The uncertainty intervention group will be run by trained NHS therapists. The trialists will meet with families individually at the start to gather information about their child's IU and anxiety. Parents receiving the intervention will attend the eight-week programme alongside other parents. Parents from the intervention groups are asked to identify a target situation that involves uncertainty through which they will practise the strategies learned with their child. The trialists will meet with the families individually at the end of the programme and a few months later to find out how acceptable and helpful the intervention was. The follow ups take place immediately post-treatment (or equivalent for Understanding Autism group), at 12 weeks and 26 weeks post-treatment (or equivalent).

Intervention type

Other

Phase

Drug names

Primary outcome measure

Intolerance of uncertainty is measured using target behaviour rating of target situations at baseline, immediately post treatment (or equivalent for Understanding Autism), 12 weeks and 26 weeks post treatment

Secondary outcome measures

1. Children’s intolerance of uncertainty (parent and child reported) is measured using the Intolerance of Uncertainty Scale (IUS – P &C, Walker, 2009) at baseline, immediately post treatment (or equivalent for Understanding Autism), 12 weeks and 26 weeks post treatment
2. Children’s anxiety is measured using the Screen for Child Anxiety Related Emotional Disorders (SCARED; Birmaher et al., 1997) at baseline, immediately post treatment (or equivalent for Understanding Autism), 12 weeks and 26 weeks post treatment
3. Children’s anxiety (parent and child reported) is measured using the Anxiety Scale for Children - ASD (ASC-ASD, Rodgers et al., 2016) at baseline, immediately post treatment (or equivalent for Understanding Autism), 12 weeks and 26 weeks post treatment
4. Children’s activities and participation are measured using the Children’s Assessment of Participation and Enjoyment (CAPE, King et al., 2004) at baseline, immediately post treatment (or equivalent for Understanding Autism), 12 weeks and 26 weeks post treatment
5. Parents’ self-efficacy is measured using the Parent Self-efficacy scale (Sofronoff & Farbotko, 2002) at baseline, immediately post treatment (or equivalent for Understanding Autism), 12 weeks and 26 weeks post treatment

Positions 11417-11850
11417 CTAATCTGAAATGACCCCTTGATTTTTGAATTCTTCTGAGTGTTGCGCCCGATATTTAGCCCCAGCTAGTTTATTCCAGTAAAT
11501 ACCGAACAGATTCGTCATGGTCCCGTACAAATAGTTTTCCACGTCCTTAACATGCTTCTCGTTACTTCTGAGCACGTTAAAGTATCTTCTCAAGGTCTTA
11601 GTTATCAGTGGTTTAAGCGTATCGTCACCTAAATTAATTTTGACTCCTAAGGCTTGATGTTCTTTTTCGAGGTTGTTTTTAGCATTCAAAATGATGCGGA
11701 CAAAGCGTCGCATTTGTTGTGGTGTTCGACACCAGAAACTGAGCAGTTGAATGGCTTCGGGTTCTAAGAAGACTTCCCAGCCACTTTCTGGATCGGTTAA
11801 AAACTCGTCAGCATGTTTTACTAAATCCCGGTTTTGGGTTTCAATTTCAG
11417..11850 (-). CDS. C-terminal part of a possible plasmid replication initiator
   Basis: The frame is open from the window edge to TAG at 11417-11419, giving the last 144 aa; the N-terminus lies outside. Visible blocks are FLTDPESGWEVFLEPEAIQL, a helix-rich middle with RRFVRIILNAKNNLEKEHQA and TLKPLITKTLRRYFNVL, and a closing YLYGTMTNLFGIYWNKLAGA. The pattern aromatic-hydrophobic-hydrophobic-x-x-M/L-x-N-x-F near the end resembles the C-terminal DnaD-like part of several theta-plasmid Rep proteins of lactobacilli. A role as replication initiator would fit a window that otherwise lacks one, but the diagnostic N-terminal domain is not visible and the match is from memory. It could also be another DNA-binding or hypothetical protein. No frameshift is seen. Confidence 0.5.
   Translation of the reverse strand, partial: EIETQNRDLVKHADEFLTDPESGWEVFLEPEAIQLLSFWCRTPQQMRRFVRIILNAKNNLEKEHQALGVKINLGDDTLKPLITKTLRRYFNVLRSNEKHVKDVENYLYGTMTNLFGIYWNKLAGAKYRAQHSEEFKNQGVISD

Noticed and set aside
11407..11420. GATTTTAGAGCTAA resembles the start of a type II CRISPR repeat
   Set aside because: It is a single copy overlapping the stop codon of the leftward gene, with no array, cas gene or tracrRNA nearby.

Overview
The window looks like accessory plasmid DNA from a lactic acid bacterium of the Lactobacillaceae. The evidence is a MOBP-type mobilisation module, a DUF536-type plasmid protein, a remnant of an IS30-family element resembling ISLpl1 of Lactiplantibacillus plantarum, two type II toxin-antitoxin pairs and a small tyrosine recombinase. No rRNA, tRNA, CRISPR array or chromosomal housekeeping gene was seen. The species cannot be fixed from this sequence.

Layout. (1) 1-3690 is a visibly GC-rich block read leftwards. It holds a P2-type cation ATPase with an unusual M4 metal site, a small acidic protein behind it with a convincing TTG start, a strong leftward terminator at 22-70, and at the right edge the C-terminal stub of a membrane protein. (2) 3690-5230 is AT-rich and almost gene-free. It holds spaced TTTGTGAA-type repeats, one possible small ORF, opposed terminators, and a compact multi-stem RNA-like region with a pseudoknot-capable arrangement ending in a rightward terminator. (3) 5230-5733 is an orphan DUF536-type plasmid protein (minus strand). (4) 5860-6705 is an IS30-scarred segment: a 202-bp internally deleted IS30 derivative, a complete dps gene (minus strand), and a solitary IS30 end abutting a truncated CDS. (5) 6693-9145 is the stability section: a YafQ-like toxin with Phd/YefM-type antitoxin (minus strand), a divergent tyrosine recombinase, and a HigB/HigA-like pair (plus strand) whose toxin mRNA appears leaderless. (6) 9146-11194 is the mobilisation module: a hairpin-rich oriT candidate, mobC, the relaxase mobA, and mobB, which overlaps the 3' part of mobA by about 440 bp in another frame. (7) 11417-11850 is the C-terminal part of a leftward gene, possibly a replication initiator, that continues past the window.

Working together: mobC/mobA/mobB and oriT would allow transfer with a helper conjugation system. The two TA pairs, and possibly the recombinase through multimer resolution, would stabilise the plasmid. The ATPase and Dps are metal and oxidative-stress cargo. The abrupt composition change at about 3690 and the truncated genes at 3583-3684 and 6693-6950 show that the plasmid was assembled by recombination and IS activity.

6. Parents’ own intolerance of uncertainty is measured using the Intolerance of Uncertainty Scale (IUS-12; Carleton, 2012) at baseline, immediately post treatment (or equivalent for Understanding Autism), 12 weeks and 26 weeks post treatment
7. Parents’ mental wellbeing is measured using the Depression, Anxiety and Stress Scale (DASS, Lovibond & Lovibond, 1995) at baseline, immediately post treatment (or equivalent for Understanding Autism), 12 weeks and 26 weeks post treatment
8. Treatment expectancy is measured using the Credibility/Expectancy Questionnaire (Devilly & Borkovec, 2000) at baseline, immediately post treatment (or equivalent for Understanding Autism), 12 weeks and 26 weeks post treatment

Overall trial start date

03/01/2018

Overall trial end date

31/12/2019

Reason abandoned (if study stopped)

Eligibility

Participant inclusion criteria

1. Parents of autistic children who:
1.1. Are aged 6-16 years
1.2. Experience some anxiety
1.3. Do not have intellectual disability OR have mild to moderate intellectual disability
1.4. Have sufficient language ability to complete appropriate outcome measures (with assistance if required)
2. Parents/carers have sufficient spoken and written English to provide written informed consent, complete assessments and participate in the intervention

Participant type

Patient

Age group

Adult

Gender

Both

Target number of participants

Planned Sample Size: 60; UK Sample Size: 60

Participant exclusion criteria

1. Children who experience severe and complex anxiety disorder
2. Children with severe intellectual disability
3. Children with complex health conditions
4. Parents with significant mental health difficulties

Recruitment start date

15/05/2018

Recruitment end date

31/12/2018

Locations

Countries of recruitment

United Kingdom

Trial participating centre

Complex Neurodevelopmental Disorders Service (CNDS)
Northumberland, Tyne and Wear NHS Foundation Trust Walkergate Park Benfield Road
Newcastle
NE6 4QD
United Kingdom

Trial participating centre

Child and Adolescent Mental Health service (CAMHS)
Northumbria Healthcare NHS Foundation Trust Albion Road Clinic Albion Road
North Shields
NE29 0HG
United Kingdom

Sponsor information

Organisation

Northumberland, Tyne and Wear NHS Foundation Trust

Sponsor details

St. Nicholas Hospital
Jubilee Road
Gosforth
NEWCASTLE UPON TYNE
NE3 3XT
United Kingdom
+44 (0)191 246 7222
Lyndsey.Dixon@ntw.nhs.uk

Sponsor type

Hospital/treatment centre

Website

Funders

Funder type

Charity

Funder name

Autistica; Grant Codes: 7520

Alternative name(s)

Funding Body Type

private sector organisation

Funding Body Subtype

other non-profit

Location

United Kingdom

Results and Publications

Publication and dissemination plan

A protocol paper is under preparation and will be available once completed. The trialists plan to publish the results in a high-impact peer reviewed journal.

IPD sharing statement
The data sharing plans for the current study are unknown and will be made available at a later date.

Intention to publish date

31/12/2020

Participant level data

To be made available at a later date

Basic results (scientific)

Publication list

Publication citations

Additional files

Editorial Notes

15/05/2018: Internal review.